2007 - 2022

Poem of the week : The Homeward Bound


The Homeward Bound

This fag-brak is in danger
o becoman whit we caal at work
a ‘Tina brak’, as in: permanent.
Me feet err planted oot the back,
an whit’s no tae like
aboot oot the back?
Nutheen is done up
tae luk like anything else:
forgotten things
they couldna fiind a place fur,
gossipan wae the weeds.
The wind — last
o the busy-buddies —
flickeran the pages.

Whit is immortality
bit an empty plastic container?
Ah’ll be a peenk plastic god
amongst the orders:
shoppeen trolley betrayed
like a dog, a legless step ladder,
skeleton o roost —
endless feeneesheen touches
tae green-nilded breeze-blocks —
the pus-crusted, heedless,
handle-less, gutted, flappan
industrial geometry
in rain language,
the homeward bound.

Here confusion is welcomed,
shame lighter, gauzy. Function…
function flotts tae the joins
like a patina-frocked
ghawst, scribblan,
nibblan intae knotted alphabets,
the electrical hum o trowies,
the waarmth.

The sky is so white me eyes
go like screwed-up baals
o waste-paper — half-written
letters, poems, shoppeen lists,
notts tae tell ye whar ah’m off tae,
tae tell ye I love you.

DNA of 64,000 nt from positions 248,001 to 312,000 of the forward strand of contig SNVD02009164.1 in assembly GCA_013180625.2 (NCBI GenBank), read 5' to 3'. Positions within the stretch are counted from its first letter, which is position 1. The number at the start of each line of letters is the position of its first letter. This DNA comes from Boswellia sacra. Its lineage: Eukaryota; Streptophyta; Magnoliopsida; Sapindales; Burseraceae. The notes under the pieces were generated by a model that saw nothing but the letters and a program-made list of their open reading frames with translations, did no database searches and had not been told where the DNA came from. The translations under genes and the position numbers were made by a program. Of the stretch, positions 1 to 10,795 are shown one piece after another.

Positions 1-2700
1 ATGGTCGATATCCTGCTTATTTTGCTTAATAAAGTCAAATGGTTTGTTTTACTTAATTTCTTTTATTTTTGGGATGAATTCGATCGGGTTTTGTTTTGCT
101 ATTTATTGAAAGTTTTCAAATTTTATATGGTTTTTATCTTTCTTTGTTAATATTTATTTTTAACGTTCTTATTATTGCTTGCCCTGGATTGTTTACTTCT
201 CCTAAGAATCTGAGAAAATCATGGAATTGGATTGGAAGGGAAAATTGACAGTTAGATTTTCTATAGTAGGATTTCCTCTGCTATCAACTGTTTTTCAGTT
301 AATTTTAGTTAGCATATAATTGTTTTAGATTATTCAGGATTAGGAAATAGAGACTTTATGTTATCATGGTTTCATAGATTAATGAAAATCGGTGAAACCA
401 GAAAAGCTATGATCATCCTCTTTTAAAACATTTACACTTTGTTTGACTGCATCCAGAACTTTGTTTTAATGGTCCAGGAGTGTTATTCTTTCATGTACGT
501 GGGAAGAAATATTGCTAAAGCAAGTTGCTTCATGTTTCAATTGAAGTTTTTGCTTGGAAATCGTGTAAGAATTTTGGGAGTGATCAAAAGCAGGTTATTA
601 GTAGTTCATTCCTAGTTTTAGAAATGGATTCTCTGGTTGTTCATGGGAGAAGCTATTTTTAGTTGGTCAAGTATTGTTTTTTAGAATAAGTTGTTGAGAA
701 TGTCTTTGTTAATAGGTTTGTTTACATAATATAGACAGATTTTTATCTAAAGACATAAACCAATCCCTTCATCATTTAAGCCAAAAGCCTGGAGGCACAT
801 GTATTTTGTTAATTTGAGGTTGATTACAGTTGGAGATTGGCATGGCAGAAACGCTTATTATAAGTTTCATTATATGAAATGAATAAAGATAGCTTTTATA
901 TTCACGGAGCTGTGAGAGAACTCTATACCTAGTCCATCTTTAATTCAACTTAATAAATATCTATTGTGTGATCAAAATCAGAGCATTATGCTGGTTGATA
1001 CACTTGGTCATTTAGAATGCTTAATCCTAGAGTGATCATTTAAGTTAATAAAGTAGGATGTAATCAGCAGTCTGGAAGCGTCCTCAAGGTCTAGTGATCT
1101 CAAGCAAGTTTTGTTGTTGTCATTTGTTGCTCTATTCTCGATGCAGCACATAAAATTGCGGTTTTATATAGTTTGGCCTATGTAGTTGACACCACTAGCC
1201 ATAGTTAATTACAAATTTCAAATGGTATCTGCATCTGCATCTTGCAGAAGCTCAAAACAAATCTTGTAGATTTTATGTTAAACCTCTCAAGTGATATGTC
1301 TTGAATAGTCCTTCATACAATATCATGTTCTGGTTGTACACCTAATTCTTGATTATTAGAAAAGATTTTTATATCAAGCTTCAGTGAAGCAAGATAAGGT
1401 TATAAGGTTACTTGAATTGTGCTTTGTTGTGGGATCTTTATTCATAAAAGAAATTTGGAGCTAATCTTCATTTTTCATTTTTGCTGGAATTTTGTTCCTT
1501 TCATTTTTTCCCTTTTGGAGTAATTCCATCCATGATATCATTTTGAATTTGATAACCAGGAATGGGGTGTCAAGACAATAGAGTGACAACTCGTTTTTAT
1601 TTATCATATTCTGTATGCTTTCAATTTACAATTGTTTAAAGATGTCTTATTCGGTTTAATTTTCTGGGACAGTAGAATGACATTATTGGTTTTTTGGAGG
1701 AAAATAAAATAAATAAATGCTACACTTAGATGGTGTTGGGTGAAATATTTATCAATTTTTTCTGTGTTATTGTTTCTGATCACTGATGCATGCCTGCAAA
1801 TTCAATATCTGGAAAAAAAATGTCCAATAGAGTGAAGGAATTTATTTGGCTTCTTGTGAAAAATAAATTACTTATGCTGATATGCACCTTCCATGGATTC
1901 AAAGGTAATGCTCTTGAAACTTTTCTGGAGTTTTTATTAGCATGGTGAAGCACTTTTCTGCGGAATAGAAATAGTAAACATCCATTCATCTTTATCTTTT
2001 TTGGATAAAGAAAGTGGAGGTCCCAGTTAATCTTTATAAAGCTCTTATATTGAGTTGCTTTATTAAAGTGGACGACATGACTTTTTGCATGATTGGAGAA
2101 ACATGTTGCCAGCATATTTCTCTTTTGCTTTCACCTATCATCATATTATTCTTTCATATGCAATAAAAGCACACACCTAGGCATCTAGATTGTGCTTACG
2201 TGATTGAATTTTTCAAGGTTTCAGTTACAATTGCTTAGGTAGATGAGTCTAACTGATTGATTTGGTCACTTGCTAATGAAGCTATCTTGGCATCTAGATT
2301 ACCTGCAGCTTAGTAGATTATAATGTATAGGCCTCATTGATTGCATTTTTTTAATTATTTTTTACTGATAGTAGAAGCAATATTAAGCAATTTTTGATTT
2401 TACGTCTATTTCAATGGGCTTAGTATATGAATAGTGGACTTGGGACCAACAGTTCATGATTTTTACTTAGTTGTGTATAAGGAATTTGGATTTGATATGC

Screwed up
intae me screwed-up brain.

Ye might yit see me
doon the toon,
tiltan by some fock
tae say aye-aye.
Bit me feet
err planted oot the back.


homeward bound dilapidated
trowies hill trolls


Kevin Cormack was born in Kirkwall, Orkney, and has lived in London for a number of years.  His music is released through Spillage Fete Records.  His first collection of poetry, Toonie Void, will be published by Abersee Press on 21st August.

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Comments (1)

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  1. Alasdair Macdonald says:

    Although I have always spoken in my local West of Scotland version of Scots, because I learned to write in Standard English (or The King’s English as the primary school book told me, and King George VI had recently shuffled of this mortal coil), I have to read aloud poems written in any version of Scots, to comprehend them fully. It is as if the sound is part of the meaning. When I read a poem in Standard English, the meaning registers soundlessly somewhere in my brain. However, I usually ‘say’ it soundlessly to appreciate rhythm, etc.

    Because Scots has not had a standardised spelling, when I write in it I write it phonetically, and, since my accent is not precisely someone else’s, I have to read that person’s poem aloud to be certain of what it is saying.

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